Ko au te whenua, te whenua ko au – I am the land, the land is me: An autoethnographic investigation of a secondary school teacher’s experience seeking to enrich learning in outdoor education for Māori students.
Townsend, J. E. (2014). Ko au te whenua, te whenua ko au – I am the land, the land is me: An autoethnographic investigation of a secondary school teacher’s experience seeking to enrich learning in outdoor education for Māori students. (Thesis, Master of Sport and Leisure Studies (MSpLS)). University of Waikato, Hamilton, New Zealand. Retrieved from https://hdl.handle.net/10289/9005
Permanent Research Commons link: https://hdl.handle.net/10289/9005
This thesis is my story as an outdoor educator, as a researcher, and a co-participant reflecting on my own actions and experiences as well as those of my students. In this autoethnography I share my revelations and tensions in my role as an outdoor education teacher seeking to enrich the experiences of Māori students. Māori culture and history have largely been ignored in the outdoor education classrooms and environments of Aotearoa New Zealand. After teaching the subject for ten years I didn’t perceive that I was perpetuating the same invisibility in my own outdoor education course. Over this time a number of questions that had fermented at the back of my mind came to the fore; ‘why are so few Māori students opting to take outdoor education as a senior secondary school subject?’ and ‘how can I make the subject of outdoor education more desirable and appealing to Māori?’ A place-responsive approach incorporates and values traditional ways of learning through the notion of place and the stories attached to them. The cultural context of learning about and through place has the potential to provide learning opportunities that are relevant and meaningful to all learners but particularly Māori. Place-responsive pedagogies allow outdoor educators to create an environment where language, knowledge, culture and values are normal, valid and legitimate – contexts where Māori students can be themselves. Through this research I have found that the implementation of a place responsive approach has had significant implications for Year twelve outdoor education at Mount Maunganui College. The improvement in Māori student achievement and numbers selecting the subject have been affirming. Ko au te whenua, te whenua ko au – I am the land, the land is me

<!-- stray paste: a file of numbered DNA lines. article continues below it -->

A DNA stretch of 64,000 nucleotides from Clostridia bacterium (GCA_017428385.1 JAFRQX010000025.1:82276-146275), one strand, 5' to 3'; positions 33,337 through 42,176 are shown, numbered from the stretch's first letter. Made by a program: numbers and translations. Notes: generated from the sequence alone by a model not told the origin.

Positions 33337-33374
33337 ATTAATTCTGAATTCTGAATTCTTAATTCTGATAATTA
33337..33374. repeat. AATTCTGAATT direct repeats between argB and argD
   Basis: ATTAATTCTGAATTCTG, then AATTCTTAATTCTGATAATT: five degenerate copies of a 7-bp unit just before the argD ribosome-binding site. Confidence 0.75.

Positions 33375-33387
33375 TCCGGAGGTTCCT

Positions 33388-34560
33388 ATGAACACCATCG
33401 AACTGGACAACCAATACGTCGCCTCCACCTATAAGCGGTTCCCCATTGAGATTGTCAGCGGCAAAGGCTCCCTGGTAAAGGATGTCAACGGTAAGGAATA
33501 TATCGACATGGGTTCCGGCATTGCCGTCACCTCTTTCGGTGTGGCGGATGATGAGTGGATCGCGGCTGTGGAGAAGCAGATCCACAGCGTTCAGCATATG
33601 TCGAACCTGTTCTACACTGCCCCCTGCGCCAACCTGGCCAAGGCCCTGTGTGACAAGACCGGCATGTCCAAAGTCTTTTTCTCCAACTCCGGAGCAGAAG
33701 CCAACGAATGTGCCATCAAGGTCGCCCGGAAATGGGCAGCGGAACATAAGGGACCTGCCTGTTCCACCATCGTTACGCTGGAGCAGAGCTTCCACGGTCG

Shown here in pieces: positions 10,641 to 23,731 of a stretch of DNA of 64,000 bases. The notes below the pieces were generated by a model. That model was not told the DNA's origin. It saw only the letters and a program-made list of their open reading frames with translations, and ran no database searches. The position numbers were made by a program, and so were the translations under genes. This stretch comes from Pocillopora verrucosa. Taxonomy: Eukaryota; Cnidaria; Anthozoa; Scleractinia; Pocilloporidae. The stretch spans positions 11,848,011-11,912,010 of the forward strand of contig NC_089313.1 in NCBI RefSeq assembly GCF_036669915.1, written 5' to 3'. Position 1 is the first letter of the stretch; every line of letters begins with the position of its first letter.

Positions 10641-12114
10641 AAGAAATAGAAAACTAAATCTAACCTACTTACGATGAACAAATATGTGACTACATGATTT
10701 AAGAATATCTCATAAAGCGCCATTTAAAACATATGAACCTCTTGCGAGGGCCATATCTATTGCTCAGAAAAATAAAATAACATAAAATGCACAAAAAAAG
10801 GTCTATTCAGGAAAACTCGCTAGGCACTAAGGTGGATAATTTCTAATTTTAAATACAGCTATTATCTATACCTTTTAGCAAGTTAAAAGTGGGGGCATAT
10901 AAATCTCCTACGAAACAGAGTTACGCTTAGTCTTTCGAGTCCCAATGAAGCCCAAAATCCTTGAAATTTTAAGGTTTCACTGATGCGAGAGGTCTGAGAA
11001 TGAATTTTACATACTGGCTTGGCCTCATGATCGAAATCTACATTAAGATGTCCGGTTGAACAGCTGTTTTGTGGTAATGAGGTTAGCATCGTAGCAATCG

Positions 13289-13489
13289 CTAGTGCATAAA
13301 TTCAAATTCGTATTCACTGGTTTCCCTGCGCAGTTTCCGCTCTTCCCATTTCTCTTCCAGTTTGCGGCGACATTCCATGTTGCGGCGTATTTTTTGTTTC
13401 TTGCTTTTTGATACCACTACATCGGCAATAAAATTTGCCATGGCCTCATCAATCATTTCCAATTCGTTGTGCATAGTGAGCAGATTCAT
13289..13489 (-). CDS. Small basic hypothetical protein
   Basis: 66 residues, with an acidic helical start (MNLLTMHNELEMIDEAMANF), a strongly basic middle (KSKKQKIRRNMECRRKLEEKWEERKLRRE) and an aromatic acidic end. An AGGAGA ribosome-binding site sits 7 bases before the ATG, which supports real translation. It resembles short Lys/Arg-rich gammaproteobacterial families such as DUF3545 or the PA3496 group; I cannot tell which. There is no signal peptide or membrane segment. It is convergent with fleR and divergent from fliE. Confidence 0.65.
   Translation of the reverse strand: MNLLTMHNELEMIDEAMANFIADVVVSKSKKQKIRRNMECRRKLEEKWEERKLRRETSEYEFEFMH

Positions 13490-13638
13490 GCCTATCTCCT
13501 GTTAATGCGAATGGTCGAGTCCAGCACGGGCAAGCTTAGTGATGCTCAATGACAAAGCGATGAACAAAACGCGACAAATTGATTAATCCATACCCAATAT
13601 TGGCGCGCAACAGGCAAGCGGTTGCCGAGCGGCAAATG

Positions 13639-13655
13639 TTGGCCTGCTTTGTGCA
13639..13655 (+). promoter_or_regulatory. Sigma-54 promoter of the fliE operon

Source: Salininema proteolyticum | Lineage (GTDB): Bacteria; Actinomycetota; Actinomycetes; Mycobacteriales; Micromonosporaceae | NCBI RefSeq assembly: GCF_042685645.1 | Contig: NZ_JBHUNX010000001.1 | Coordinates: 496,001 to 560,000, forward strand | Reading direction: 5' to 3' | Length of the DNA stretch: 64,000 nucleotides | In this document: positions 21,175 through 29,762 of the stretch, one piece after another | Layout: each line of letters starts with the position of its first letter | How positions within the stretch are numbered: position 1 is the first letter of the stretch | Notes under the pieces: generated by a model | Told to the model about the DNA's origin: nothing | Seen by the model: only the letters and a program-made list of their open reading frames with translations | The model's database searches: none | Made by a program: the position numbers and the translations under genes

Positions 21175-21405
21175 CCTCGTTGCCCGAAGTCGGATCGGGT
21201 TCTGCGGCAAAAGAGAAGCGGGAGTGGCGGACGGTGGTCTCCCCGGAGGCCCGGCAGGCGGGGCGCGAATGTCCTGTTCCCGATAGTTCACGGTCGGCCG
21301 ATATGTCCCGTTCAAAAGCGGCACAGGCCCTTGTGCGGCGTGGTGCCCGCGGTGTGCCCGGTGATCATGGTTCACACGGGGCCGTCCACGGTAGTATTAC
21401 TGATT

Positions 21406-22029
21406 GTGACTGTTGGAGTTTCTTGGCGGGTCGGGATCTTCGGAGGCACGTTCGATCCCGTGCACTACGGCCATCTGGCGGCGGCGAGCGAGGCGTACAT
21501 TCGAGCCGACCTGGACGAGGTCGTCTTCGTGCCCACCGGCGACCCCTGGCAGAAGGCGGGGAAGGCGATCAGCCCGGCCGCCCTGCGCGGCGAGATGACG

University of Waikato
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